Petitioner also claims that his prior drug conviction, used to increase his sentence pursuant to 21 U.S.C. § 841(b)(1)(A), was a simple possession misdemeanor and therefore could not lawfully be used to enhance his sentence. Pet. [1] at 5. Finally, Petitioner requests that this Petition be transferred to the "circuit of confinement." Id.

As relief, Petitioner is requesting "removal of the 851(a) to provide the lower penalty." Pet. [1] at 6.

II. Analysis

A federal inmate may attack the manner in which his sentence is being carried out or the prison authorities' determination of its duration in a habeas petition pursuant to 28 U.S.C. § 2241, filed in the same district where the prisoner is incarcerated. See Pack v. Yusuff, 218 F.3d 448, 451 (5th Cir. 2000). By contrast, a federal inmate's challenge to the validity of his conviction or sentence should be pursued in a motion pursuant to 28 U.S.C. § 2255, filed in the sentencing court. Id. (quoting Cox v. Warden, Fed. Det. Ctr., 911 F.2d 1111, 1113 (5th Cir. 1990) (stating that "the primary means of collateral attack on a federal sentence" is a Section 2255 motion)). If a prisoner is challenging errors that "occurred during or before sentencing, " his claims should be pursued in a Section 2255 motion. Ojo v. INS, 106 F.3d 680, 683 (5th Cir. 1997). Furthermore, a habeas petition under Section 2241 is not a substitute for a motion under Section 2255. Pack, 218 F.3d at 452.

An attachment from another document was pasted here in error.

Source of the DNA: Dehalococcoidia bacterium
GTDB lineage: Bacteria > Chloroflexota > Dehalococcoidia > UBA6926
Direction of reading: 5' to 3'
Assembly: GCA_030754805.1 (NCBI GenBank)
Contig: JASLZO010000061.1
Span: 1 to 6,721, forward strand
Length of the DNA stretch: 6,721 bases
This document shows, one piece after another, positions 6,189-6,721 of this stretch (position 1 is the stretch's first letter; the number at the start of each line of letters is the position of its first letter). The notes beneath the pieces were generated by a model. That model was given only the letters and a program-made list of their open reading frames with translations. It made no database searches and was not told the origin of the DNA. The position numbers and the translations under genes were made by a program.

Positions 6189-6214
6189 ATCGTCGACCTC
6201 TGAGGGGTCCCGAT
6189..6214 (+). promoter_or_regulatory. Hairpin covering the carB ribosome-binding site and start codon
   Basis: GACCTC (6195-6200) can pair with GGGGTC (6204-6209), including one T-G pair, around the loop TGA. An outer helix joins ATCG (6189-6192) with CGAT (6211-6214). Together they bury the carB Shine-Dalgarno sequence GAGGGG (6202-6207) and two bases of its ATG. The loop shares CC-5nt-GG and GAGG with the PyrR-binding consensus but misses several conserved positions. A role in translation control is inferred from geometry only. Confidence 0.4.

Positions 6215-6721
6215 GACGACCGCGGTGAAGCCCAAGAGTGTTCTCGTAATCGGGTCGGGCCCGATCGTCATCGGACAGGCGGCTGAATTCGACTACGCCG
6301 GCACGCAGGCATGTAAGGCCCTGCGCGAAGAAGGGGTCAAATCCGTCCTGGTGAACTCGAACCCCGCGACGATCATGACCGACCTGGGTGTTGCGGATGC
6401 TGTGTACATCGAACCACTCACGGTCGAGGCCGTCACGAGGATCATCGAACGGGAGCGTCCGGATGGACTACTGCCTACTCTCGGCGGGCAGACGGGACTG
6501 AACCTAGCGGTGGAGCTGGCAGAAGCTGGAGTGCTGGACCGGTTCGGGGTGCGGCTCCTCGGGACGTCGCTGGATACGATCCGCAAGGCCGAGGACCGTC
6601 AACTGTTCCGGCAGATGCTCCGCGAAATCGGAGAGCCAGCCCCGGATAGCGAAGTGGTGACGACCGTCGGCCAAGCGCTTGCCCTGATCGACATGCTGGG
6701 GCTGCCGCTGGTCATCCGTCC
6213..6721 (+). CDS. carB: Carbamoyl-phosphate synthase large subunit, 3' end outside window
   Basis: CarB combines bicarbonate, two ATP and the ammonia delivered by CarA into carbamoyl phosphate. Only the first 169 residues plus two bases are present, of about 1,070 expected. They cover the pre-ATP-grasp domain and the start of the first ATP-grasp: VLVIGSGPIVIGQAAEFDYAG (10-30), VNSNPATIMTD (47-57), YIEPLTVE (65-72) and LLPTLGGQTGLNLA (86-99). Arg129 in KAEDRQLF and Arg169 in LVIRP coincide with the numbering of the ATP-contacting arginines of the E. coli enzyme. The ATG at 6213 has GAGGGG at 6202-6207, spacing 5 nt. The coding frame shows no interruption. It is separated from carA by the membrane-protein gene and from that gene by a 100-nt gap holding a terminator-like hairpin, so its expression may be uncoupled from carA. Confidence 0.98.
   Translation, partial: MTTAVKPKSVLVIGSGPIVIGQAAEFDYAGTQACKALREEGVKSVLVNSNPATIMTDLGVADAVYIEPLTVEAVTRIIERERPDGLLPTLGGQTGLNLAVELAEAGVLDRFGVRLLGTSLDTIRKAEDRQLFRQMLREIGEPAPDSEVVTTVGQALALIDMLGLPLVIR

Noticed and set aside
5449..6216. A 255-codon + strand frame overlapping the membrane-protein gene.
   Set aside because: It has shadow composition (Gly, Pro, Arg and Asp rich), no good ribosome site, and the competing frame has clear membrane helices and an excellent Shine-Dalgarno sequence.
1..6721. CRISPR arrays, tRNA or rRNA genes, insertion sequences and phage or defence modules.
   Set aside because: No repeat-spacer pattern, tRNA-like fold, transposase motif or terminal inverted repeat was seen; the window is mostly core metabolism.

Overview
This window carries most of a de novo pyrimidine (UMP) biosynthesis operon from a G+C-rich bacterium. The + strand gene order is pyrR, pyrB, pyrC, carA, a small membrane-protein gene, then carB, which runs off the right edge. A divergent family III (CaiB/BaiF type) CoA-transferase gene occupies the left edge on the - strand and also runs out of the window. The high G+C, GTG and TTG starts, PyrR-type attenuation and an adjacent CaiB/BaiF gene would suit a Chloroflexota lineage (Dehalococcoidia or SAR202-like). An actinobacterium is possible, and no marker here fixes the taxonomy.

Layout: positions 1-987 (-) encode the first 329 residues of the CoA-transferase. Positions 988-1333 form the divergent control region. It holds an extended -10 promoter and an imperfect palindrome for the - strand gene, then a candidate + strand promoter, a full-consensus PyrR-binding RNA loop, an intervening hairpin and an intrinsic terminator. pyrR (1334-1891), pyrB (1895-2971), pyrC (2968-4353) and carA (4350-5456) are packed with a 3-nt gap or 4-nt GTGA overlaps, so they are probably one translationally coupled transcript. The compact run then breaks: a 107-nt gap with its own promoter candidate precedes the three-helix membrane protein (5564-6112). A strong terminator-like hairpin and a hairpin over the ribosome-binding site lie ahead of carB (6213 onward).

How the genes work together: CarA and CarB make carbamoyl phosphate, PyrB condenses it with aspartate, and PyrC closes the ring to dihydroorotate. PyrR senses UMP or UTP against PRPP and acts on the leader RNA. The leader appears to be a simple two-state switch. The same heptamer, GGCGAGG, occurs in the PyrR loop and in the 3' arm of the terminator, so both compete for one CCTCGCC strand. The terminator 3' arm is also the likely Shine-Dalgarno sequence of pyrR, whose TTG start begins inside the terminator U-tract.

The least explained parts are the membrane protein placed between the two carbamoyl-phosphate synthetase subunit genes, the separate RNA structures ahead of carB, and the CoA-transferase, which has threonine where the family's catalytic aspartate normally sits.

In the event, however, a "petitioner can show that § 2255 provides him an inadequate or ineffective remedy, he may proceed by way of § 2241." Wesson v. U.S. Penitentiary Beaumont, TX, 305 F.3d 343, 347 (5th Cir. 2002) (per curiam) (citing Pack, 218 F.3d at 452). This is referred to as the "savings clause" of Section 2255. Id. To meet the stringent inadequate or ineffective test to proceed under the savings clause, Petitioner "must show that (1) his claims are based on a retroactively applicable Supreme Court decision which establishes that he may have been convicted of a nonexistent offense, and (2) his claims were foreclosed by circuit law at the time when the claims should have been raised in his trial, appeal, or first § 2255 motion." Id. (citing Reyes-Requena v. United States, 243 F.3d 893, 904 (5th Cir. 2001)). Petitioner bears the burden of demonstrating that the Section 2255 remedy is inadequate or ineffective to test the legality of his detention. Jeffers v. Chandler, 253 F.3d 827, 830 (5th Cir. 2001) (per curiam) ("[T]he burden of coming forward with evidence to show the inadequacy or ineffectiveness of a motion under § 2255 rests squarely on the petitioner.").